At the end of the day, any organization is really less about the program, but more about the people. I am thankful for the leadership of Dr. Bruce Beck in organizing this week of awesomeness. In many ways, his belief that it is important to learn as a community is reflected in how he has organized this program and its outcome. I’m blessed to get to know so many awesome people over the past 2 years. These people are legit smart and I can’t help but feel dumb around them because they’re so smart. Even though they’re smart, they are also the funnest and friendliest people I have ever met. Definitely came out of it feeling spiritually refreshed, rejuvenated, and replenished. Looking forward to next year!

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When Enough is Enough

depression

For today’s Wednesday Writings, I wanted to share a new poem I wrote. This poem was inspired by real life events. It is a mixture of different people I have encountered whose life situations were all different but strangely connected by one thing: addiction. There is something incredibly frustrating and painful for people who suffer through addiction of any kind. There is that daily struggle of succumbing to the temptation or fighting through it with teeth clenched. There is the awful feeling of guilt and shame, that you can never live up to everyone else’s expectations even if you want to. You know that you are hurting the ones you love and the last thing you want to do is cause them pain because of your actions but at the same time, sometimes you just can’t stop yourself from feeding the addiction itself.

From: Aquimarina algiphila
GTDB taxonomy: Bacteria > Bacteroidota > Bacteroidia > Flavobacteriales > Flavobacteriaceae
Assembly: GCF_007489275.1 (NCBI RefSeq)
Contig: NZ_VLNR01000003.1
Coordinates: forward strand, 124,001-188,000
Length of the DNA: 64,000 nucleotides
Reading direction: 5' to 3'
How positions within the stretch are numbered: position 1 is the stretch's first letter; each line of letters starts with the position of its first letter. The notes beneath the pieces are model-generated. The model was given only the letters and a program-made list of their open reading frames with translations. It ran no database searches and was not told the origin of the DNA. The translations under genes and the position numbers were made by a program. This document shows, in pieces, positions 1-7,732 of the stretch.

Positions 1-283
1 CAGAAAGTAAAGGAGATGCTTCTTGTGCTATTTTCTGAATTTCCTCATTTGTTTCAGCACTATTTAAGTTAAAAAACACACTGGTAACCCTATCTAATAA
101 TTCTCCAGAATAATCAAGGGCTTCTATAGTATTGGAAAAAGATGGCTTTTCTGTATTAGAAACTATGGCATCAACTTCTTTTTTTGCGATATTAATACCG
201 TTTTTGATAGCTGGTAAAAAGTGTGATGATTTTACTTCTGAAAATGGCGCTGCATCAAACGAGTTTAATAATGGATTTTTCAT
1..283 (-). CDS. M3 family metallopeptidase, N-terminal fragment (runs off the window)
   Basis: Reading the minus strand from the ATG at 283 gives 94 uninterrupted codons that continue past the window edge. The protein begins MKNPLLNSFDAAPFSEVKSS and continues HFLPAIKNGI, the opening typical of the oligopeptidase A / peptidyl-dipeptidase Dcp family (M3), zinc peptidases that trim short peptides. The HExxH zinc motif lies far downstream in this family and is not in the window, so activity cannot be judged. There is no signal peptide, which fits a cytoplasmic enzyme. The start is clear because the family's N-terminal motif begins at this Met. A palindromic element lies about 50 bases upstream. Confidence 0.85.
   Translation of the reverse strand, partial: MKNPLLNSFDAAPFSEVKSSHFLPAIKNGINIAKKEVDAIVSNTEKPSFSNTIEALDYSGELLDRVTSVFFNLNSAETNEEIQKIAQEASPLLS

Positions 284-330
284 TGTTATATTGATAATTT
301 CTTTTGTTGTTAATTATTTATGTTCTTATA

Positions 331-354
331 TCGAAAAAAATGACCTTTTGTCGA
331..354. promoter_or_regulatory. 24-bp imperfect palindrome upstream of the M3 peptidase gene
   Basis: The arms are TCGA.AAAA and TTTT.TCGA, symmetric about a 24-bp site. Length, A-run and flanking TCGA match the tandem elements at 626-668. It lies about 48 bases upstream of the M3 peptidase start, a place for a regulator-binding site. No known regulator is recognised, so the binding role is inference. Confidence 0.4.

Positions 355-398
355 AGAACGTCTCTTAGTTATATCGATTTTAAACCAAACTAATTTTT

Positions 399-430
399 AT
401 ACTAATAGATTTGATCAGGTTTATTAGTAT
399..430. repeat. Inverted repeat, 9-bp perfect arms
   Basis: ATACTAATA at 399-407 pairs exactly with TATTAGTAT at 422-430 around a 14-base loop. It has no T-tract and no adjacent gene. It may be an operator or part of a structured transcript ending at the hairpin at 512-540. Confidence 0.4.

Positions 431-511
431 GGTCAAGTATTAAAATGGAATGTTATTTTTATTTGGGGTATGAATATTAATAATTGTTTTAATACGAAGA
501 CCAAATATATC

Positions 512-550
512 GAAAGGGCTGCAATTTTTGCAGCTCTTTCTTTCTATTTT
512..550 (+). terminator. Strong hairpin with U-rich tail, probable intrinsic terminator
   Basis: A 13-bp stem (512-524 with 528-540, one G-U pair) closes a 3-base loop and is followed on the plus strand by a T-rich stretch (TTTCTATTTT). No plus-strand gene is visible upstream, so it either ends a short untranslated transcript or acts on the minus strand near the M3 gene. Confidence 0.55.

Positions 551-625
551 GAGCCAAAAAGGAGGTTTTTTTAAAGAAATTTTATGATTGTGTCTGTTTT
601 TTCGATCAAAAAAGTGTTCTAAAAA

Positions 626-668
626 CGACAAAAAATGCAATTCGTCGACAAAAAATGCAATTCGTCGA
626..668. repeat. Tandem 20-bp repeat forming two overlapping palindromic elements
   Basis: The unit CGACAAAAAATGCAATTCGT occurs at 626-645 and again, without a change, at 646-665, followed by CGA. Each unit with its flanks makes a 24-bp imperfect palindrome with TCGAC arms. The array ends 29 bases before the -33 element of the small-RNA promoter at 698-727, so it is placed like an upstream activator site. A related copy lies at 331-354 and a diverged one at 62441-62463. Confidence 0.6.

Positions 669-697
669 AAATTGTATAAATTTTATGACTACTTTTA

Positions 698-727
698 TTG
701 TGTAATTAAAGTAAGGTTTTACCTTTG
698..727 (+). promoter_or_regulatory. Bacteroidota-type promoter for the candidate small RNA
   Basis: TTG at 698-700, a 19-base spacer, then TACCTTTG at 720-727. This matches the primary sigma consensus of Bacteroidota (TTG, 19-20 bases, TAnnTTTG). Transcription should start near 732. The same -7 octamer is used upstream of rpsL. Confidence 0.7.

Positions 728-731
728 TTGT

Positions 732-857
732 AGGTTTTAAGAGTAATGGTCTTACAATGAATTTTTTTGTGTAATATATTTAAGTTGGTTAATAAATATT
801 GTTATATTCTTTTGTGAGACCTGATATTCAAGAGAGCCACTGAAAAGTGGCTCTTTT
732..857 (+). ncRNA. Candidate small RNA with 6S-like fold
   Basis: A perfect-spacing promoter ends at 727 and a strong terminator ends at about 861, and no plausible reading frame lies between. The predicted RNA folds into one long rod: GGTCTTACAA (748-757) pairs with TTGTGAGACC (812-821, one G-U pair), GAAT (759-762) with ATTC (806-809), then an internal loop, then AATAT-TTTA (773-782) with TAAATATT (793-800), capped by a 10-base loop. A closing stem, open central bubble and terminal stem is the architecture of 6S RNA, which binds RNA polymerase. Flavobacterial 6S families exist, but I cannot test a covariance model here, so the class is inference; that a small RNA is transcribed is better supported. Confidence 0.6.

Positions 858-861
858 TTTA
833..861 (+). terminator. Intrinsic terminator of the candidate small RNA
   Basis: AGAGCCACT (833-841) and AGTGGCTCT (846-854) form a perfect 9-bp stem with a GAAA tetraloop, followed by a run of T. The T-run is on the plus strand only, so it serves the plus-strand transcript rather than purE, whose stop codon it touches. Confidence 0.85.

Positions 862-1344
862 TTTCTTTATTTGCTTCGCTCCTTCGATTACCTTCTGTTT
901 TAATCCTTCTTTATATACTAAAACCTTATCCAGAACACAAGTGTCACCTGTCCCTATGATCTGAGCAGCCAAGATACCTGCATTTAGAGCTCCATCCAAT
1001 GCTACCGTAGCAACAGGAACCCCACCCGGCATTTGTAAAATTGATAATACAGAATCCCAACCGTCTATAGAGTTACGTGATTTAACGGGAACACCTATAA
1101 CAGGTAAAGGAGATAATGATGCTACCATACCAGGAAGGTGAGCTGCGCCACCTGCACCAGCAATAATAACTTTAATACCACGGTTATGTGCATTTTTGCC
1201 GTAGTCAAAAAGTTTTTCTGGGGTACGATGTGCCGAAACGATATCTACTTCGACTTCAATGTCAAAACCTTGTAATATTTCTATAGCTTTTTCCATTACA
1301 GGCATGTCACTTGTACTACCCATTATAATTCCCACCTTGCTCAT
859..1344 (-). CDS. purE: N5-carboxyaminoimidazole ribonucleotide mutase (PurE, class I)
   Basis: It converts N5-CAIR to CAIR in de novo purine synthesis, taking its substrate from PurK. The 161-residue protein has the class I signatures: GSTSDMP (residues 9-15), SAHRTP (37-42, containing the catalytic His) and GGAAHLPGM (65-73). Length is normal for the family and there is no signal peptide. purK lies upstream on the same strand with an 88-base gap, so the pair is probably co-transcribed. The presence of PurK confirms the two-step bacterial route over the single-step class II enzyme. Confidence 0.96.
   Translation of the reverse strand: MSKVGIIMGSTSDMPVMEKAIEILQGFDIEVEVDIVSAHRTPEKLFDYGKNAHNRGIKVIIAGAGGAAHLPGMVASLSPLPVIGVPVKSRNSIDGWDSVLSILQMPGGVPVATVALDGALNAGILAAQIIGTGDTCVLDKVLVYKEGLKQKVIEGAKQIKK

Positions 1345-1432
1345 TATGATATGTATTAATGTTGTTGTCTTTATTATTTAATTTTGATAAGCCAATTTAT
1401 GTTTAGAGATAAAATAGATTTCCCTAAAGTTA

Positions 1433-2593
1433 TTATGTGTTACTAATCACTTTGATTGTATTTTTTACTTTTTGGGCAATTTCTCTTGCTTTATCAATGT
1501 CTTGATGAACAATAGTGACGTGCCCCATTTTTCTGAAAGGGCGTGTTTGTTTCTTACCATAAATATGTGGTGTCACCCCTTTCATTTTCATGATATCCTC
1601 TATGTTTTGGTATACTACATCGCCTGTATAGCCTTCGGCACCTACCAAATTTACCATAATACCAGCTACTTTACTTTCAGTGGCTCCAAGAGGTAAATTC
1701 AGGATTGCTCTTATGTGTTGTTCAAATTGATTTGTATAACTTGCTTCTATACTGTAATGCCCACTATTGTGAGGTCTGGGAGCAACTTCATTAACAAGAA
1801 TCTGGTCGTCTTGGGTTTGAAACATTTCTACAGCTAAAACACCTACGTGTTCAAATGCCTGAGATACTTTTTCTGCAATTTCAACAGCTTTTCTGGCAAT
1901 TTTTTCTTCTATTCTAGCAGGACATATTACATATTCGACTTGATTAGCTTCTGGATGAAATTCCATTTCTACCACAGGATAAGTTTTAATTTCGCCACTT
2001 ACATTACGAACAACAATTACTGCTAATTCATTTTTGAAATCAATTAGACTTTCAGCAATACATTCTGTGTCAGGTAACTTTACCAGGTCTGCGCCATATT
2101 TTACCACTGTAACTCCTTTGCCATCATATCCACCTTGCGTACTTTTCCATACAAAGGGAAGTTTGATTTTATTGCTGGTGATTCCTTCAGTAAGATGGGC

So many times, when we see and meet people who are addicts, there’s a tendency to think “Why can’t you just stop what you’re doing? Look at how you’re hurting yourself and others around you!” It’s not as if the person doesn’t know that. It is hard to love an addict because in some ways, you have to be ready to be disappointed. Sure, things can get complicated and messy and confusing… but I hope that we would never stop loving even when it hurts to love.

 

 

Safi*

You look at the ground, cloudy eyes, creating raindrops that fall to the floor

Wondering

Waiting

 Wishing

Why?

Why can’t I change?

The destruction you leave behind in your wake knows no bounds

It is true what they say

The ones you love are the ones you hurt the most

She turns to look at you

For the last time

You break her heart into a million pieces because of your actions

She breaks your heart into a million pieces with her last glance

Just another broken relationship

In a long line of broken relationships

Broken hearts

Broken promises

Broken lives

You wonder

You wonder if this is what your life is really all about

Is it but heartache and pain?

You wait

You wait for healing that does not come

Is it for everyone but me?

You wish

You wish that things were different

Is it futile to hope for a better future?

You look at the ground, your face mirrored in the pool of tears, and scream into the nothingness you have created.

*Safi is a Moroccan word meaning “enough”

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When suicide strikes too close to home…

depression

 

His name was Bill Zeller. I read his story and there was just something about it that just struck me to my very being. I think suicide has had that effect on me. Lives snuffed before their time. I wrote a poem dedicated to him.

the dark passenger
 

scream, cry, numb

every fiber straining
to hold it all together.
but i can’t.
not anymore.
no one knows
not until the end
will they realize.
by then… too late.
emptiness swallowing me whole

until i am lost, never to be found.

truth hurts.